GPR-SLICE v7.0 is equipped with Open GL Drawing Tools to assist the user in making interpretations of depth slices and volume images, in a real time - completely user controlled graphical enviornment. The latest version of GPR-SLICE also has DXF file creation of the drawn objects for import to AutoCAD software.
Since 2003, GPR-SLICE Software was equipped for handling completely random GPS navigated surveys. Shown in the example is an image made from several GPS navigated radargrams. GPR-SLICE can handle up to 5000 GPS radargrams at a time to create subsurface images; or a single GPS radargram collected over an hour or more can also be used in volume images.  GPR-SLICE is integrated for GPS with all the major manufacturers: 1) for Sensors and Software, GPR-SLICE converts *.dt1.gps files and uses these for navigation tracks, 2) for GSSI GPR-SLICE reads the *.tmf files then extracts and converts the necessary synced information from the *.plt files and makes the necessary *.dzt.gps files, 3) for Mala GPR-SLICE reads the *.cor files, converts to UTM and makes the necessary *.rd3.gps for imaging.  For additional information on GPR-GPS imaging in GPR-SLICE Software see http://www.gpr-survey.com/gprslice2/gpsgprapplications.html
GPR-SLICE has a built-in GPS track filter menu for fixing GPS fallout and a variety of recording problems, in addition  to track smoothing routines.   The GPS radargram track can be displayed in Open GL that allow the user to include radargrams, time slices, horizon surfaces and topography - with capabilities to show any combination of desired datasets.
GPR-SLICE has a built-in GPS track filter menu for fixing GPS fallout and a variety of recording problems, in addition to track smoothing routines. The GPS radargram track can be displayed in Open GL that allow the user to include radargrams, time slices, horizon surfaces and topography - with capabilities to show any combination of desired datasets.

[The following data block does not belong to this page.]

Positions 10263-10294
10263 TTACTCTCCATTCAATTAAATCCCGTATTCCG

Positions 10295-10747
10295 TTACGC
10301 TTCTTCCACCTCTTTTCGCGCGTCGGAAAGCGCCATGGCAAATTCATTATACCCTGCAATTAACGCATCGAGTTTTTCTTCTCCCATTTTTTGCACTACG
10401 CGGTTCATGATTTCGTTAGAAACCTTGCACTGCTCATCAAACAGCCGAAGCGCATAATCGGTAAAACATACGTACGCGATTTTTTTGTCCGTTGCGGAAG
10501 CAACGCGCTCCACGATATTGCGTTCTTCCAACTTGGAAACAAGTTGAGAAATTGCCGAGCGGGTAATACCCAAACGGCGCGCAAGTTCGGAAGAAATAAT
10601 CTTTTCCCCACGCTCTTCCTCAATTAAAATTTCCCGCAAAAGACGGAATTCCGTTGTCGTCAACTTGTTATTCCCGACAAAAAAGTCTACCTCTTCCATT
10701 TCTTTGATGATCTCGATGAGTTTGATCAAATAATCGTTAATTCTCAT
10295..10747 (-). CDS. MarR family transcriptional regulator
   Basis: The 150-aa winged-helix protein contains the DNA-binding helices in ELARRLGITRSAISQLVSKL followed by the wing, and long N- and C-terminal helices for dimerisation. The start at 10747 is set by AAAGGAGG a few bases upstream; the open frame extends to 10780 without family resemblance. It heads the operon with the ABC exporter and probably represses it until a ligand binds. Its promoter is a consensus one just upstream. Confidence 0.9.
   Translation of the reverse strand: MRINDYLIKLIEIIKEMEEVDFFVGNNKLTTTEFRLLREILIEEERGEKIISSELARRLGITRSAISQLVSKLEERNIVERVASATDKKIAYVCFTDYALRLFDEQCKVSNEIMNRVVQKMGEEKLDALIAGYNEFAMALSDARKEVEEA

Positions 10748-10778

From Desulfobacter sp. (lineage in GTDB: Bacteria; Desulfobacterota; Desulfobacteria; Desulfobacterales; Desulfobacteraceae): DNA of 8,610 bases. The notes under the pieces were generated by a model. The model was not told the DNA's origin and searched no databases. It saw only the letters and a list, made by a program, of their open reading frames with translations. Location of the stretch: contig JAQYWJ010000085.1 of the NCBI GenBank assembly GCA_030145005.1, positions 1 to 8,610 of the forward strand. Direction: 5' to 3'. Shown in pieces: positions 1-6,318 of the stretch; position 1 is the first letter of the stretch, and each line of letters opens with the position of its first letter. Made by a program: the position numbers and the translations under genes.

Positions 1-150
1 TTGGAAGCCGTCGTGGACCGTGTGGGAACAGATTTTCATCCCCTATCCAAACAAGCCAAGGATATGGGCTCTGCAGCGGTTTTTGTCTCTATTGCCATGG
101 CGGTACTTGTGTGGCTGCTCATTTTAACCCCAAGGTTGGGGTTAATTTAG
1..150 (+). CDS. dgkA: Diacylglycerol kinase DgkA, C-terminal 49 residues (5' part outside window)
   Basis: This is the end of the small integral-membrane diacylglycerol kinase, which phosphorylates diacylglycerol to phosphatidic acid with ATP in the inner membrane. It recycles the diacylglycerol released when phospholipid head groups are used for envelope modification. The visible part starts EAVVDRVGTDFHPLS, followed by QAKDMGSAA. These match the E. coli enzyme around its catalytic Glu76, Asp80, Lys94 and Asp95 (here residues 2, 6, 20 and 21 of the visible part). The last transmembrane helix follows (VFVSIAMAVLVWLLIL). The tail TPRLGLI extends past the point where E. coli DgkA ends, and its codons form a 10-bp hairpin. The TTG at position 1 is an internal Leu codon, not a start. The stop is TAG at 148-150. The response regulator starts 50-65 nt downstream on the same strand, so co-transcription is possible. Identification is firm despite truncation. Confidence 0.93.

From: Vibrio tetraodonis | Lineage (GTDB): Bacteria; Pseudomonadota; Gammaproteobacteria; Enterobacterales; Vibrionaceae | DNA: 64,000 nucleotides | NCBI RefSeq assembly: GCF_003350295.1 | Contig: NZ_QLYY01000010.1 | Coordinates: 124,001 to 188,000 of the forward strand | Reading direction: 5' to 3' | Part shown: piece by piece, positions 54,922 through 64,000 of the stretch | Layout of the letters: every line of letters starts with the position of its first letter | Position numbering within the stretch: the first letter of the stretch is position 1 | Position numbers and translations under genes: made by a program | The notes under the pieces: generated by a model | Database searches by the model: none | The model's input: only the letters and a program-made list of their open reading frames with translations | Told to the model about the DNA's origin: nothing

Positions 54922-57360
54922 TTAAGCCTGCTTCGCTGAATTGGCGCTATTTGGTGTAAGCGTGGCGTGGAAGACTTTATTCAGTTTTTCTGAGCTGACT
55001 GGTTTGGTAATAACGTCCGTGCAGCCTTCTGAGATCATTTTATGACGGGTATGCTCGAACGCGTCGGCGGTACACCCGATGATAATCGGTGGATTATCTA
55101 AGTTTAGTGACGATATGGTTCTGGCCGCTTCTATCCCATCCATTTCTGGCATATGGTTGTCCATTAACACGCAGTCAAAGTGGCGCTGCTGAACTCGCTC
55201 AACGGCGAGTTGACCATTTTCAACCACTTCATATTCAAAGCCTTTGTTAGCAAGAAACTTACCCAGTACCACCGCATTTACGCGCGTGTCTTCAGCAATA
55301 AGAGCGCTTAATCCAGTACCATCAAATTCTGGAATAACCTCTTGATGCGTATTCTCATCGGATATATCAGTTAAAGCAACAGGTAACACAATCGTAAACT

OpenGL 3D visualization menus in GPR-SLICE are equipped for transparency rendering.  In this example a raw radargram is interpreted for 2 utilities found at the site.
OpenGL 3D visualization menus in GPR-SLICE are equipped for transparency rendering. In this example a raw radargram is interpreted for 2 utilities found at the site.
GPR surveys were conducted jointly with Dr. Salvatore Piro of the Consiglio Nacionale delle Ricerche next to the Romaneque church of Santa Maria in Vescovio, Italy. GPR-SLICE subsurface images revealed many buried wall foundations. Helen Patterson at the British School of Archaeology in Rome believes the buried buildings to be portions of a Roman marketplace which initially began construction in the 1st century BC and flourished through the 4th century AD as the Roman town of the Forum Novum. Archaeologists were able to reconstruct the entire marketplace, including living quarters, storage areas, hallways and door entrances, all of which could be discerned from the radar images. The wall foundations begin at about 30 cm from the ground surface.
One area surveyed at the Villa of Roman Emperor Traianos revealed a large oval shaped structure. This is estimated by archaeologists to be a garden pond that was probably used for domesticating eels - eels that were incorporated into a fish sauce to be eaten by the emperor. The rectangular anomalies are believed to be military buildings on the villa premises. In the radar image other buildings colocated under the oval but weaker in reflected amplitude suggest that an earlier occupation of the site may have existed prior to the construction of Traianos' villa getaway. The 3D radar volume was created from radar profiles collected at 0.5m intervals.